While Wix.com had a fortunate placement they weren’t the best ad of the night. To uncover the Brand Bowl winner, we turned to our affinity analytics. We ranked the ads based on their affinity amongst the Super Bowl audience and ability to generate engagement. Then we standardized the data to a 30 second spot.

Surprisingly, the winner this year didn’t have the star power, over-production and machismo that tend to define Super Bowl commercials. Rather, it was quite the opposite. Always came out on top with their simple call to redefine the meaning of #LikeAGirl. The other standouts built on a similar emotional theme and included McDonald’s Pay With Lovin, Budweiser’s Lost Puppy and Coca-Cola’s #MakeItHappy. Offbeat ads from Squarespace, Loctite and Doritos rounded out the Top 10 list, but their humor couldn’t crack the sentimental Top 5.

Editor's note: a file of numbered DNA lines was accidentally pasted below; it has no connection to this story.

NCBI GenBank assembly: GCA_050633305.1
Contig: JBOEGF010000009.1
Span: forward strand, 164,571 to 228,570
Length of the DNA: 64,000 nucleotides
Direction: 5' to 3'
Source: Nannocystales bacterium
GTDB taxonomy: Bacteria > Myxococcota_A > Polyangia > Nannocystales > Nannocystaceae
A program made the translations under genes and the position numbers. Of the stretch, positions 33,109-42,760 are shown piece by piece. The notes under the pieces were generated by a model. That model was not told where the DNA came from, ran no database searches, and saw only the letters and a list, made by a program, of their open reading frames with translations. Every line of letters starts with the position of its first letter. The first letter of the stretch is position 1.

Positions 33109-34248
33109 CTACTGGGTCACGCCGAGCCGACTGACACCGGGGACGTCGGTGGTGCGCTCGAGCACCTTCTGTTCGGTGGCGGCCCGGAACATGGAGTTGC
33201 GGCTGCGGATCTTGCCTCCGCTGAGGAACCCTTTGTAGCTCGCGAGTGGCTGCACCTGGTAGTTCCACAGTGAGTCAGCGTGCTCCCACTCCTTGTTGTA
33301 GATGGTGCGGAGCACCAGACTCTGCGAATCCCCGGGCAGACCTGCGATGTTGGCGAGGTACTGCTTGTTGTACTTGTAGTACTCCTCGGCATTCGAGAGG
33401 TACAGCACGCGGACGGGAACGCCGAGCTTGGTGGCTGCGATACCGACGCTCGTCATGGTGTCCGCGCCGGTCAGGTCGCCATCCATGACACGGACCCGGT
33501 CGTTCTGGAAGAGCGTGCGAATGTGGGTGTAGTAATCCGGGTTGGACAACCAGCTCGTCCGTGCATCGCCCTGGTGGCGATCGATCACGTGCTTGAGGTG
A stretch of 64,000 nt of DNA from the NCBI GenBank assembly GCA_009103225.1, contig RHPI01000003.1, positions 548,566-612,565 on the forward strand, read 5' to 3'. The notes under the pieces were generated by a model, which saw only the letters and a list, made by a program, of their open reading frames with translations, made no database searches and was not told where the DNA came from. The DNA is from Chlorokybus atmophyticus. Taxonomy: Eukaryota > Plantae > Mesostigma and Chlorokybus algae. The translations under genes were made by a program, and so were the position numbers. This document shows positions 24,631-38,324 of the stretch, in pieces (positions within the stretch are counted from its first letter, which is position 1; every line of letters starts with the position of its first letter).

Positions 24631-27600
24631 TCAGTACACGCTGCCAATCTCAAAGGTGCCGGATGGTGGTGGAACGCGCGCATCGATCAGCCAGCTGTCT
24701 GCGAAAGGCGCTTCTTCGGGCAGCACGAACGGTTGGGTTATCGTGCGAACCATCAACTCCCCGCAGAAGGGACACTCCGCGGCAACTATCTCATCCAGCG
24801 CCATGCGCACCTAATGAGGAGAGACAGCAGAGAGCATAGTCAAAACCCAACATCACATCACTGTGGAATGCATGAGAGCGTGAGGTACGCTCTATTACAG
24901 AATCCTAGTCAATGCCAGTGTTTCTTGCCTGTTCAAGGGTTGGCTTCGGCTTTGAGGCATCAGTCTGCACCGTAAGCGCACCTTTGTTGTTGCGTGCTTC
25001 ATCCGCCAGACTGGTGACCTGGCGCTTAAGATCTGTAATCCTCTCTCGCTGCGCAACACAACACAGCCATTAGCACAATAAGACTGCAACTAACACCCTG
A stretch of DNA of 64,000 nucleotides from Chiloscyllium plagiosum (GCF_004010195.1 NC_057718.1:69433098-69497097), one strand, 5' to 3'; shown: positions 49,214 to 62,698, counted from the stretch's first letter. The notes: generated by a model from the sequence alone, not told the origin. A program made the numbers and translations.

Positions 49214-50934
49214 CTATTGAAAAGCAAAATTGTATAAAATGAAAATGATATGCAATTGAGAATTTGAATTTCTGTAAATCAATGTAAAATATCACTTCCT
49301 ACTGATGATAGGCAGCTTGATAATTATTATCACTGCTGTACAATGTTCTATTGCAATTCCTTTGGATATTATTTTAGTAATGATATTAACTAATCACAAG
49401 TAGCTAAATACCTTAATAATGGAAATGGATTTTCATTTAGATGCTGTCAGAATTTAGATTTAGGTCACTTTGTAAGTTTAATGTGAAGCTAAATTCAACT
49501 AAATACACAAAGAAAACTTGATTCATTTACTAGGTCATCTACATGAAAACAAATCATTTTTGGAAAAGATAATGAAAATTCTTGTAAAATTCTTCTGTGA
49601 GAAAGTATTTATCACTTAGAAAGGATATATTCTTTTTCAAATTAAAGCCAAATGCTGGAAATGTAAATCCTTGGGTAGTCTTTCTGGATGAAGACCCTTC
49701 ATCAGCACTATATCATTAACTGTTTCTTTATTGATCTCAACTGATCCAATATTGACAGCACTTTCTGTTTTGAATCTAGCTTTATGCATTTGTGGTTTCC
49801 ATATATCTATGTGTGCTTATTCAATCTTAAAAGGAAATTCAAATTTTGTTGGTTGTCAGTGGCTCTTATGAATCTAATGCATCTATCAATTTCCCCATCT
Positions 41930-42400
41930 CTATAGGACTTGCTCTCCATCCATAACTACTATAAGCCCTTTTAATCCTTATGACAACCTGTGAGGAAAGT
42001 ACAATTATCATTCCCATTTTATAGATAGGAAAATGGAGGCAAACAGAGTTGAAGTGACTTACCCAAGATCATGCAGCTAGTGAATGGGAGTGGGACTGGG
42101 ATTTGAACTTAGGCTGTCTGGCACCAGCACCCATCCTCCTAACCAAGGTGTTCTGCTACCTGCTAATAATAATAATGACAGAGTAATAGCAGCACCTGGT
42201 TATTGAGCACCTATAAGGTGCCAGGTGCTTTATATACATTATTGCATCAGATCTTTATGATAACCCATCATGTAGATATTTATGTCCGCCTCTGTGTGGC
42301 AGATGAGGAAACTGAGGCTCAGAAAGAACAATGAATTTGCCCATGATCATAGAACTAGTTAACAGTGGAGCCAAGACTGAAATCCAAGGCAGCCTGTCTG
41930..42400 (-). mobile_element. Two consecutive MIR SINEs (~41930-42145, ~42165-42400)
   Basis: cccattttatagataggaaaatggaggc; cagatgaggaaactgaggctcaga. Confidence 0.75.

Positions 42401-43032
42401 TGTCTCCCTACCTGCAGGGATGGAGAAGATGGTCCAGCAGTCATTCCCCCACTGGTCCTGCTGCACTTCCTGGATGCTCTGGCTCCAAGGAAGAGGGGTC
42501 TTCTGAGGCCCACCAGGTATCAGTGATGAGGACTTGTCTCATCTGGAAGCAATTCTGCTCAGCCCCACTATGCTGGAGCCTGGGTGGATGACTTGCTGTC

Nationwide and T-Mobile also made the impactful ads list, but not in a positive way. The sentiment for each of these advertisers was mostly negative. Nationwide’s unfitting-tone-for-the-Super-Bowl “Dead Kid” spot and T-Mobile’s selection of Kim Kardashian as a spokeswoman left people critically outspoken. T-Mobile’s presence on our list illustrates that while Kim K may not be embraced by all, her uncanny ability to break the internet on cue is unmatched.

The Super Bowl is the most competitive stage for advertisers each year. While there’s never a guarantee of success, we’ve broken down a few elements that made brands shine this year.